Study examines struggles of Haitian migrants self-managing diabetes on Dominican Republic sugar cane fields

A new study from the University of Missouri Sinclair School of Nursing found that barriers, including poverty, low health literacy, cultural beliefs, lack of infrastructure and political issues, all work together to hinder diabetes self-management for Haitian migrants working in sugar cane fields in the Dominican Republic.

Rosalia Molina, a nurse who has taken previous medical missionary trips to the Dominican Republic to help impoverished individuals self-manage their diabetes, led the study as part of her doctoral studies at the MU Sinclair School of Nursing. She interviewed health care workers in the Dominican Republic about their challenges providing care to Haitian migrants working in “bateyes,” which are impoverished shanty-town camps on remote sugar cane fields.

“These workers have very little resources, as the bateyes often have no running water, electricity or plumbing, and many of the individuals with diabetes have not been diagnosed or don’t know what to do to effectively self-manage their diabetes,” Molina said. “By first better understanding the compounding barriers that are limiting access to health care for these struggling individuals, we can develop more targeted interventions to help them survive as long as possible.”

If you enjoy the content we create and would like to support us, please consider becoming a patron on Patreon! By joining our community, you’ll gain access to exclusive perks such as early access to our latest content, behind-the-scenes updates, and the ability to submit questions and suggest topics for us to cover. Your support will enable us to continue creating high-quality content and reach a wider audience.

Join us on Patreon today and let’s work together to create more amazing content!

Poverty and lack of resources

While rice may be the primary source of food for these remote migrant workers, rice is a high-carb food, which may interfere with optimal blood sugar levels for those with diabetes. Through the interviews, Molina learned the impoverished migrants often see no other choice but to eat the high-carb food to avoid starvation.

Insulin is a common drug given to help individuals with diabetes regulate the amount of glucose in their blood. However, it requires proper refrigeration in order to be most effective, and the remote bateyes unfortunately have no refrigeration options available.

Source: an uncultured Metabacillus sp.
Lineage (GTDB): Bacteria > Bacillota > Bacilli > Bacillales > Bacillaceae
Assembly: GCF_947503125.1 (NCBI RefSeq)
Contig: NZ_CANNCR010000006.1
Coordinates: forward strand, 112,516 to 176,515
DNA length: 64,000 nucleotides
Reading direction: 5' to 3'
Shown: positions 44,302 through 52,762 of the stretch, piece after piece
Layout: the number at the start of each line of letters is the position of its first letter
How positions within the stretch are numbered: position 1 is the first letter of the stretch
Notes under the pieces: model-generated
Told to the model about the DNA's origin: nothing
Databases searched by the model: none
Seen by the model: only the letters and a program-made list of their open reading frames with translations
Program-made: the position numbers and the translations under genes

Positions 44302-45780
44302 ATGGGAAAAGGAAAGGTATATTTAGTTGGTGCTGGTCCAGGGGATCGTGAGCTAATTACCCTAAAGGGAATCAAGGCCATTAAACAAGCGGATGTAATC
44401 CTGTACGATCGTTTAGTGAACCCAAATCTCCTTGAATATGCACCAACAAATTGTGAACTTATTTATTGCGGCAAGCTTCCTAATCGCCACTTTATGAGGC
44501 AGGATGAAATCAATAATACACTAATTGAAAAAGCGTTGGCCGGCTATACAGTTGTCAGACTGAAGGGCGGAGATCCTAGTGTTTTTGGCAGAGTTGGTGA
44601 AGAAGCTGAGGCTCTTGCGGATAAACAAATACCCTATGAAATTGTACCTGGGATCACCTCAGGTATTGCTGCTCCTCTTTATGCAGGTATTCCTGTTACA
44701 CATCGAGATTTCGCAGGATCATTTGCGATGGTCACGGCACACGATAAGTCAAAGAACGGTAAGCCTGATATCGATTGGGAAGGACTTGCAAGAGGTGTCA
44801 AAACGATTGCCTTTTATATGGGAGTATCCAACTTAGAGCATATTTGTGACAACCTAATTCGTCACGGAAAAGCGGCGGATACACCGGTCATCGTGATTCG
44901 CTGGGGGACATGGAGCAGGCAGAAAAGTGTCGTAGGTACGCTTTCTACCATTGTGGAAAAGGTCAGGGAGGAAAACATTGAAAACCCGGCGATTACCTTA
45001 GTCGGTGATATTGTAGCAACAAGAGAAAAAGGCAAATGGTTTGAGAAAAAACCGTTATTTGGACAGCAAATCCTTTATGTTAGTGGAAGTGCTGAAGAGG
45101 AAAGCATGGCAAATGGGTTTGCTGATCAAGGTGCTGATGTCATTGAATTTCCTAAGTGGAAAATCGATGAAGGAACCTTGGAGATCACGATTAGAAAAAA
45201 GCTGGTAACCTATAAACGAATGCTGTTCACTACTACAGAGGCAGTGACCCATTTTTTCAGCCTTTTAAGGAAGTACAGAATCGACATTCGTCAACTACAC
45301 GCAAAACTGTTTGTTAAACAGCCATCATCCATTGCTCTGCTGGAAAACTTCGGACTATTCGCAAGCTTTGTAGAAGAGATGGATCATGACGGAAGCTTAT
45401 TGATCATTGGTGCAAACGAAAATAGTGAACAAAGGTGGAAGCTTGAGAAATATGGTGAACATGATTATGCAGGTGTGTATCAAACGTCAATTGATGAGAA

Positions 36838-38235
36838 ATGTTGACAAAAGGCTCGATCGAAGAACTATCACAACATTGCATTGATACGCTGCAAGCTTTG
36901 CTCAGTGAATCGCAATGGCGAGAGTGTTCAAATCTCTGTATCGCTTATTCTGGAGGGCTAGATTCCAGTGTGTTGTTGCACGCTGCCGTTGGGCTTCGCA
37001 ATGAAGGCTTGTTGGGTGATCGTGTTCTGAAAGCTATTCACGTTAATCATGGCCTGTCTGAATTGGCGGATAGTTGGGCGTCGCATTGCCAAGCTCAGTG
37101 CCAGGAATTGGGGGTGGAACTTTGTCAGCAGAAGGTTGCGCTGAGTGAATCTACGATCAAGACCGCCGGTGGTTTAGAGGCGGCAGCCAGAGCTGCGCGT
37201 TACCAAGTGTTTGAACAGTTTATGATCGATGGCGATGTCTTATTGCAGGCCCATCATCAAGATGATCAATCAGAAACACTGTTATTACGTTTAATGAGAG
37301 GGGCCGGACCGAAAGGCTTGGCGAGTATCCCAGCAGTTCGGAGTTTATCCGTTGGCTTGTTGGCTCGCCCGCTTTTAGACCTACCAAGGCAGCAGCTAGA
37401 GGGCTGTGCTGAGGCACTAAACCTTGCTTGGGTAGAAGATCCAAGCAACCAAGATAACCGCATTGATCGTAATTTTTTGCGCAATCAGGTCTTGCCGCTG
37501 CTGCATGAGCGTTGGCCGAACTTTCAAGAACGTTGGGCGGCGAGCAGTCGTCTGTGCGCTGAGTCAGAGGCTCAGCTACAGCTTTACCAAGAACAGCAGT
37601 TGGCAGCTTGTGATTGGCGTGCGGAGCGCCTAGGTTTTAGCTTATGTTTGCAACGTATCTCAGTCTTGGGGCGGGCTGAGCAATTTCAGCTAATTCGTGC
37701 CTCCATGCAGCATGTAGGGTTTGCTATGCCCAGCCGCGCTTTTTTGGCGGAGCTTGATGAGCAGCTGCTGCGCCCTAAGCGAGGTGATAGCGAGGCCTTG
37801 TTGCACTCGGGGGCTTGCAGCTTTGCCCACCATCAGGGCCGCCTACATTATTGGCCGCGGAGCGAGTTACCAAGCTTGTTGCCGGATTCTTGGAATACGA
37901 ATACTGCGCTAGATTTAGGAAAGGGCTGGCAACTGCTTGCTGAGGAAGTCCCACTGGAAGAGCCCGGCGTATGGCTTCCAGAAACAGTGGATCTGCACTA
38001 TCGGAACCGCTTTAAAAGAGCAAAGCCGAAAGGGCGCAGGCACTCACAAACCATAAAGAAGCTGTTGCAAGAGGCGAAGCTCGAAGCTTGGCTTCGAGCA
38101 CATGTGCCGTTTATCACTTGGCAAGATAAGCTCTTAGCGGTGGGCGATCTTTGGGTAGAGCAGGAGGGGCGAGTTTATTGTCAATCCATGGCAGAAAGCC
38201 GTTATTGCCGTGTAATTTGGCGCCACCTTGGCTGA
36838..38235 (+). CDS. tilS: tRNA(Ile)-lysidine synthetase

Low health literacy and cultural beliefs

Through the interviews, Molina learned many of the migrants were more likely to trust their Haitian village priests who preach about Vodou, a traditional Afro-Haitian religion, rather than licensed medical professionals who may be unaware about the Haitians’ religious and cultural beliefs.

“For example, a common diabetes symptom is foot wounds, but the individuals may tell us they believe the foot wound was caused by witchcraft, so it speaks to the low health literacy rates as a potential barrier to self-management of diabetes,” Molina said.

Lack of infrastructure

Roads leading into the bateyes are often unpaved, and after heavy rainfall, the roads become so muddy that the remote bateyes become inaccessible for vehicles carrying health care professionals.

Political issues

Molina added that many of the migrant workers come to the Dominican Republic on a seasonal basis without the required work permits. Therefore, being undocumented leads many of these migrant workers with diabetes to avoid seeking medical help at hospitals to avoid the possibility of deportation.

Informing the future

While these challenges compound with each other to hinder access to health care for impoverished individuals, Molina said the findings can help inform possible solutions, such as planting community gardens in these remote areas to offer the workers alternative food sources, as well as working with Haitian village priests to incorporate health care education into their lectures.

“What is interesting is I am also active here in Missouri helping the Hispanic community — many of whom immigrated from Mexico and South America — with their diabetes self-management, and the challenges they face are often very similar to the challenges faced by the Haitians in the Dominican Republic,” said Molina, who immigrated to the United States from Mexico in 1995. “It is important for the public to realize that diabetes is a very expensive and difficult disease for people to manage on their own, especially if they live in poverty, and I am passionate about trying to help.”

“Enhancing diabetes health outcomes among Haitian migrants living in Dominican Bateyes” was recently published in The Science of Diabetes Self-Management and Care. Maithe Enriquez is a coauthor on the study. Funding was provided by The Research Foundation – Kansas City.

IMAGE CREDIT: University of Missouri

ON SALE! Charles Darwin Signature T-shirt – “I think.” Two words that changed science and the world, scribbled tantalizingly in Darwin’s Transmutation Notebooks.

Success! You're on the list.

Animals facing eviction from homes as hotter temperatures spark global displacement
Land animals living in tropical climates around the world are being pushed to …
Getting vaxxed before you catch COVID may help you avoid long COVID
Unvaccinated individuals almost four times as likely to be diagnosed than those …

Leave a Reply